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​Pot: why not?

(10/27/16 5:49am)

To legalize or not to legalize recreational marijuana: lawmakers across the country have been contemplating this polarizing issue for years. While no national consensus has been reached, on November 8, voters in California, Massachusetts, Maine, Nevada and Arizona will be casting ballots to answer this question for themselves. Regrettably, missing from the list of states is North Carolina, and as voters in the state go to the polls this election, the legalization and decriminalization of marijuana should be an issue on everyone’s minds. The time to legalize marijuana in our state is now.

Where lies the truth?

(10/26/16 2:45pm)

Doom. Doom. Doom. The truth is gone, the lines are blurred, the lies prevail. Politics may never recover. So sayeth the crowd of commentators who have declared that we now live in a “post-truth” world—a state of politics and discourse in which people and politicians stake out claims grounded in their own subjective versions of facts, ignoring any semblance of objective reality.

Money for nothing?

(10/25/16 4:29am)

Last Friday, hundreds of students flocked to the Washington Duke Inn to attend an annual celebration of scholarships and fellowships. In the glitz of the fête, students were seated next to the individual donors that, in many cases, made it possible for them to attend Duke. Permeating the night was a not-so-subtle intimation: Duke gives, and for Duke to give, it needs to receive.

Putting the Duke in DKU

(10/24/16 4:25am)

Last Thursday, the university’s Academic Council met to discuss the beginnings of the launch of a full, four-year undergraduate degree program at Duke Kunshan University. Now in its third year, DKU currently only offers a semester-long undergraduate program and a few master’s degree programs. While there is no question that there is much room for DKU to grow, the plan to develop and introduce an entire undergraduate program for it recalls painful memories of all the setbacks DKU suffered at its beginning. Still, it promises a noble impact for DKU: empowering Kunshan to be a Chinese center of knowledge driven by a liberal arts-style education and top quality resources.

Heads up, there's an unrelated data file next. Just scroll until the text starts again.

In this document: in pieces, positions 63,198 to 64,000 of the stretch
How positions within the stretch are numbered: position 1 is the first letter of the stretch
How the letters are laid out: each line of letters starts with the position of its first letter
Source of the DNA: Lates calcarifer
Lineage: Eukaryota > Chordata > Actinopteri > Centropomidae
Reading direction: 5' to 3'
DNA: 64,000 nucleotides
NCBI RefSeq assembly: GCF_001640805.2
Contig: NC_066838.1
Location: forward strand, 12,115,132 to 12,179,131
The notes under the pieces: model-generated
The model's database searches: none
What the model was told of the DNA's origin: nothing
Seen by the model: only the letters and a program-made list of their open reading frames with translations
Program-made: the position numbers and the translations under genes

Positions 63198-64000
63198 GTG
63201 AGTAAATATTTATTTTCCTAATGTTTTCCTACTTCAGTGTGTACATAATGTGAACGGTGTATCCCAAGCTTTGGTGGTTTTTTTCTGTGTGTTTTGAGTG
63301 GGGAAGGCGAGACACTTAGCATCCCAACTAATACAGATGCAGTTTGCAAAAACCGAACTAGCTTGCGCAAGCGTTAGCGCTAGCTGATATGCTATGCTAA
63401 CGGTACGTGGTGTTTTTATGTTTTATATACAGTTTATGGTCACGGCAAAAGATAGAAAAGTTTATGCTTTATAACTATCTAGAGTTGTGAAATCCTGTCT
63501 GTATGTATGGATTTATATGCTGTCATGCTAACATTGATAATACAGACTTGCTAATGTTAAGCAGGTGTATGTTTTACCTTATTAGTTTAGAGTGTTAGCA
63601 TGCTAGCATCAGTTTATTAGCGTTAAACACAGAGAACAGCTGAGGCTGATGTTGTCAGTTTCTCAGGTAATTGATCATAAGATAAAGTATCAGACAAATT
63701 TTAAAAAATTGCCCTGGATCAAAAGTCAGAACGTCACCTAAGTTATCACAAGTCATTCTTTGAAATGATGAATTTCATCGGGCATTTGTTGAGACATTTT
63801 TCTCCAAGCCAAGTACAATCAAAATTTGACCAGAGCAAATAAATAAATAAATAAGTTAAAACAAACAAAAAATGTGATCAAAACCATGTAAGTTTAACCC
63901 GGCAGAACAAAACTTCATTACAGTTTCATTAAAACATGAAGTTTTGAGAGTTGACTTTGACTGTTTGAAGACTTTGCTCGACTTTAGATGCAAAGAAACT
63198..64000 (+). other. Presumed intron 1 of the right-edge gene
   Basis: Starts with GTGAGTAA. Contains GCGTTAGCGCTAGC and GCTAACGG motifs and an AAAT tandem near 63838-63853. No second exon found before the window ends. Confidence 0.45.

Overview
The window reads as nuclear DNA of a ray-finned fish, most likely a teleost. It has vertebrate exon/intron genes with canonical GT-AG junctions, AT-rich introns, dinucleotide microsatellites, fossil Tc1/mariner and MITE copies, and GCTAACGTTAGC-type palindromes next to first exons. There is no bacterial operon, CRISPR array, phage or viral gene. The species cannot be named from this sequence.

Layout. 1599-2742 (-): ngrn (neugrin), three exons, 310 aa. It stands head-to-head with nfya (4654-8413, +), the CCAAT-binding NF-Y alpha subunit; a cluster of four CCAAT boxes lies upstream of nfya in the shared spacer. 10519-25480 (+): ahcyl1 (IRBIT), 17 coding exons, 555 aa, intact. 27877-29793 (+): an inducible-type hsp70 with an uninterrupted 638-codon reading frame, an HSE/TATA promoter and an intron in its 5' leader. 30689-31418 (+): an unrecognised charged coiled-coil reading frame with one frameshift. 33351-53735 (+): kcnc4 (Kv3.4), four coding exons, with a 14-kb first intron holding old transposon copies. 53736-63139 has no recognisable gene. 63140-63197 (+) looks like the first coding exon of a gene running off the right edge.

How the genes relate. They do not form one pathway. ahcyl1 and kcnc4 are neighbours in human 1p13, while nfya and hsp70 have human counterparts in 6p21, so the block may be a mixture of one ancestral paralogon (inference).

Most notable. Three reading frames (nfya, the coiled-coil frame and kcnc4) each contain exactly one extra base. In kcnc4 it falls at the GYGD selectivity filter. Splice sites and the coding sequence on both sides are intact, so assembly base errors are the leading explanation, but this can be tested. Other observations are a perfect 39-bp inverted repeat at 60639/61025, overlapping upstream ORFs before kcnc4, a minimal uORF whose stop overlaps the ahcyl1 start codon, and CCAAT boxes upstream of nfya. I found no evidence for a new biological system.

​Drawing the line

(10/21/16 4:28am)

Yesterday, following the discovery of hate speech spray-painted across the East Campus Bridge, we emphasized our campus’s complicity in promoting a culture in which some among us feel comfortable utilizing hate speech. Today, we scrutinize hate speech to characterize the types of derogatory and problematic speech we should actively push against. We evaluate potentially hateful speech on the basis of content, intent and context, noting that the intersections of these criteria often confound the differences between hate speech and appropriate self expression. Recognizing this, we caution students not to toe the line we draw since gray areas can still prove to be offensive.

Our silence speaks volumes

(10/20/16 10:04pm)

On Sunday, racial, homophobic and anti-semitic slurs were found spray-painted under the East Campus Bridge where Duke’s NAACP, Mi Gente and the Asian Student Alliance planned to host an event. In light of the exhausting regularity with which these hate-driven actions occur, as students, we cannot remain complicit in our approach to hate speech. Today, we urge our community to reject our complacency and push against problematic speech.

Why not teach for America?

(10/19/16 4:42am)

Today marks the third deadline for this recruiting season of the popular Teach for America program. A brainchild of a Princeton senior’s 1989 undergraduate thesis, the non-profit organization has been selecting recent college graduates to serve two year as teachers in low income communities since 1990. In 2011, 53 Duke students were accepted into the program, which was the fourth highest of any mid-sized institution that year. As recently as 2014, Duke was still listed by the organization as a top ten contributing mid-sized university, and in 2015, TFA was noted as one of the top five employers of graduating Duke seniors. In light of the popularity of TFA on campus, we evaluate the shortcomings of the program and urge students to be critical of their decision to apply.